China is the world’s powerhouse for Bitcoin Mining- at least 71% (71% is known of, but it could be even more) of the world’s Bitcoin mining takes place in China. This is even despite all the new Chinese regulations against crypto.
Compared to China’s 71% of Bitcoin mining, the USA only controls 1%.
China has the biggest mining pools in the world. According to hash-rates, the biggest mining pools in the world are AntPool, F2Pool, BTCC, and BW Pool. They are all located in China.
China also produces the majority of the world’s mining equipment – almost any Bitcoin or any crypto mining equipment will come from China.
However, new regualtions from the Chinese government have put a threat onto Bitcoin mining in China and
Why has Bitcoin mining been so big in China?
Bitcoin mining uses a LOT of electricity. To give an idea, Bitcoin miners in China use roughly 4 gigawatts of energy on Bitcoin mining. This is equal to the production level of three large nuclear reactors. Electricity is very cheap in China. The cost of electricity in Germany is 35 cents/kWh. In China, this amount is 8 cents/kWh. Electricity is often subsidized by the state, with many of the original Bitcoin mining factories even getting nearly free electricity, or it is supplied in such volumes by hydro-electric factories that the production cost of electricity in China is also minimal.
The main reason for the cheap electricity is that China prioritises financial progress over taking care of the environment. Granted, China now has the world’s largest supply of solar panels, they also produce the most dirty energy from coal and other non-renewable resources, at the expense of the air quality and environment. One of the main reasons for the excessive amounts of smog in major Chinese cities including Beijing is the burning of coal day and night to produce electricity.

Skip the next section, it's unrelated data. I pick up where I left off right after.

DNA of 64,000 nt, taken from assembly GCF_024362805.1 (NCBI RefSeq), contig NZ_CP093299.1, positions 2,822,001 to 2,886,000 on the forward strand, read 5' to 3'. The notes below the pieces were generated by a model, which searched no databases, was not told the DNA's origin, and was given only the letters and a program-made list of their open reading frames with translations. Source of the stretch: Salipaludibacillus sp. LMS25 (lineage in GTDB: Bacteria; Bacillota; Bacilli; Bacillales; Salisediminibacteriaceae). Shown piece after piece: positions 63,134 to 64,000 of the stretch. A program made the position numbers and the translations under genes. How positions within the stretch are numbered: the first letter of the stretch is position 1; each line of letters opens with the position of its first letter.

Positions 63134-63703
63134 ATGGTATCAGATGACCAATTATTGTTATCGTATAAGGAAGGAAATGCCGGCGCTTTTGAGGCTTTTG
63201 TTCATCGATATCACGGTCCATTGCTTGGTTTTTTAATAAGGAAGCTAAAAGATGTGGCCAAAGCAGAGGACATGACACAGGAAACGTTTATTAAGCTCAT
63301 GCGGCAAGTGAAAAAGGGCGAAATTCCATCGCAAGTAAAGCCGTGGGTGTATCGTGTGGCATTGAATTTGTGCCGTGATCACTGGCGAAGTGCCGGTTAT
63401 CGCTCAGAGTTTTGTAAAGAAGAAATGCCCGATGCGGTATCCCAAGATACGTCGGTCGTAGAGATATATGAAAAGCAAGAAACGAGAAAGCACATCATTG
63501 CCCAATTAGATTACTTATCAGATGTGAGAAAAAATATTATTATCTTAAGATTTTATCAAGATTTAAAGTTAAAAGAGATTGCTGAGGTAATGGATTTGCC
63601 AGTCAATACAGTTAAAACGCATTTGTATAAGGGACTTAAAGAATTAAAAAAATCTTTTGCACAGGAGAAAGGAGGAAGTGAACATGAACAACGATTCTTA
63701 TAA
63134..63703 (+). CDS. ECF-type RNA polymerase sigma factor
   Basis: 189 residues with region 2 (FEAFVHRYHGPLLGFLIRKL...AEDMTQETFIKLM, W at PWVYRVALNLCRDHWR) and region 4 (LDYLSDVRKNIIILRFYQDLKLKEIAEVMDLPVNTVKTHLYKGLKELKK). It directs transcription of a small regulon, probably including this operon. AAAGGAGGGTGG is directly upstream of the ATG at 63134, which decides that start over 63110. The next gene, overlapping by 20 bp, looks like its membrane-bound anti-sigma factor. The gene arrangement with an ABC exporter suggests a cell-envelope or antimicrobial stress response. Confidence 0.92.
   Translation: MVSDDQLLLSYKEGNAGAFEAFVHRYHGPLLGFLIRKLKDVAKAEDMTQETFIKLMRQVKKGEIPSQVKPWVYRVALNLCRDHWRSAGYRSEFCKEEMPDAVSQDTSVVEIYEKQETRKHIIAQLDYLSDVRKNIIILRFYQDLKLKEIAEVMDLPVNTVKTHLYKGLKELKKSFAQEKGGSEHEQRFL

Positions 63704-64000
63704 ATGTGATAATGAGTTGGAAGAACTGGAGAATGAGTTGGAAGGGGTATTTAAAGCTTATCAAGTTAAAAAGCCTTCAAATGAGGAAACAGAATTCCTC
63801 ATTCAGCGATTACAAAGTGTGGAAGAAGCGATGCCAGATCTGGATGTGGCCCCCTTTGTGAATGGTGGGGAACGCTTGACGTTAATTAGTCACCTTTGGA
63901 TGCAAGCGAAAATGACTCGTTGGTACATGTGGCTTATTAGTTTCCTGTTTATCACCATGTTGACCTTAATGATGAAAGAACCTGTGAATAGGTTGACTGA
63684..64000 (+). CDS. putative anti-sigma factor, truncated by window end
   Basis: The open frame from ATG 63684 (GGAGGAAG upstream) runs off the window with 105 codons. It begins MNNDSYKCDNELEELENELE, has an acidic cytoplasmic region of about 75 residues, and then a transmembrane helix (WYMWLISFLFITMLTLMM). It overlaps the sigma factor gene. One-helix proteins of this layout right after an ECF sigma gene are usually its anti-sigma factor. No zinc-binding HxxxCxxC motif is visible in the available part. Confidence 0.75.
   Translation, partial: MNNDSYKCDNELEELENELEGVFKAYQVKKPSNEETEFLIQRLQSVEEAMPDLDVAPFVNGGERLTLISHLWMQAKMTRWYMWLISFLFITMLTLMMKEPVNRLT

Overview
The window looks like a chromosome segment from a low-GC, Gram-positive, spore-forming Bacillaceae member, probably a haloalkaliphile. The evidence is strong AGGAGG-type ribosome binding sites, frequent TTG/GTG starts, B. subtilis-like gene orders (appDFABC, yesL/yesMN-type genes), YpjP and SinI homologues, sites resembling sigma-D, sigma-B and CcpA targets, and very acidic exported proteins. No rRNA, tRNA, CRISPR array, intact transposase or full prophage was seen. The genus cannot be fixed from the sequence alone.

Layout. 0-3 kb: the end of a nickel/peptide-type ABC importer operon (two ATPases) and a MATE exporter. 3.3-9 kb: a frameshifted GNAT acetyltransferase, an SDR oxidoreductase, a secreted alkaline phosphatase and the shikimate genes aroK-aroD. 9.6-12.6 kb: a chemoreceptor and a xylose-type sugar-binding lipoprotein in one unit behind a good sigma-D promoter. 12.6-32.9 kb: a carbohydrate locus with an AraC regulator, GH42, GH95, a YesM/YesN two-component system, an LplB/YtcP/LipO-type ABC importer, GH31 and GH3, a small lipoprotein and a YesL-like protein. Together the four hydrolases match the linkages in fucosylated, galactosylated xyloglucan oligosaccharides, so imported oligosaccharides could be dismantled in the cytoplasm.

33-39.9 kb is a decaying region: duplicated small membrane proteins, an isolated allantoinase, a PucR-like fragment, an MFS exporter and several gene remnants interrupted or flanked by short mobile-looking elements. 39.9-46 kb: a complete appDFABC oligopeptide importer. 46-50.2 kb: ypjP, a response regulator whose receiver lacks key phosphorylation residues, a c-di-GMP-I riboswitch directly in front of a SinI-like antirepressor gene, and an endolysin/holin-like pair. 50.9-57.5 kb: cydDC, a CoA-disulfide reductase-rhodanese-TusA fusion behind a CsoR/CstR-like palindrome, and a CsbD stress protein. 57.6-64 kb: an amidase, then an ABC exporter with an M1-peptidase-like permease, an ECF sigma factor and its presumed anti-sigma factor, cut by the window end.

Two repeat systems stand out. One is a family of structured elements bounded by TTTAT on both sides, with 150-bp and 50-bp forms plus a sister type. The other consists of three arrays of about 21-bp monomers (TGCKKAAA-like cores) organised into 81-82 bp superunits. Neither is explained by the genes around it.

Even with the cheap electricity, energy is still 60-70% of the cost of Bitcoin mining, with other expenditures including the equipment and staff.
Bitcoin miners in China are able to take advantage of this energy for a fraction of the cost that it would be available in in any other country.
China also offers cheap labour, and as it is the producer of the vast majority of all the world’s mining equipment, offers cheaper access to parts.
With the increasing difficulty in mining Bitcoin (because of the algorithms it was coded on, Bitcoin uses more and more energy every year to mine) and because of the now falling value of Bitcoin, and the worldwide increases in the cost of electricity, many of the other Bitcoin miners have been rendered unprofitable. I.e. there isn’t enough profit in mining Bitcoin in many countries to make it worthwhile – as the cost of the energy needed to mine a Bitcoin might be almost the same, or in some countries, higher, than the current value of a Bitcoin.
The thing is, even with the coal and a capacity to produce 2.77 billion kW per hour, miners in China are using more electricity than the government is happy with and they are now trying to limit the amount of energy available to Bitcoin mining.\\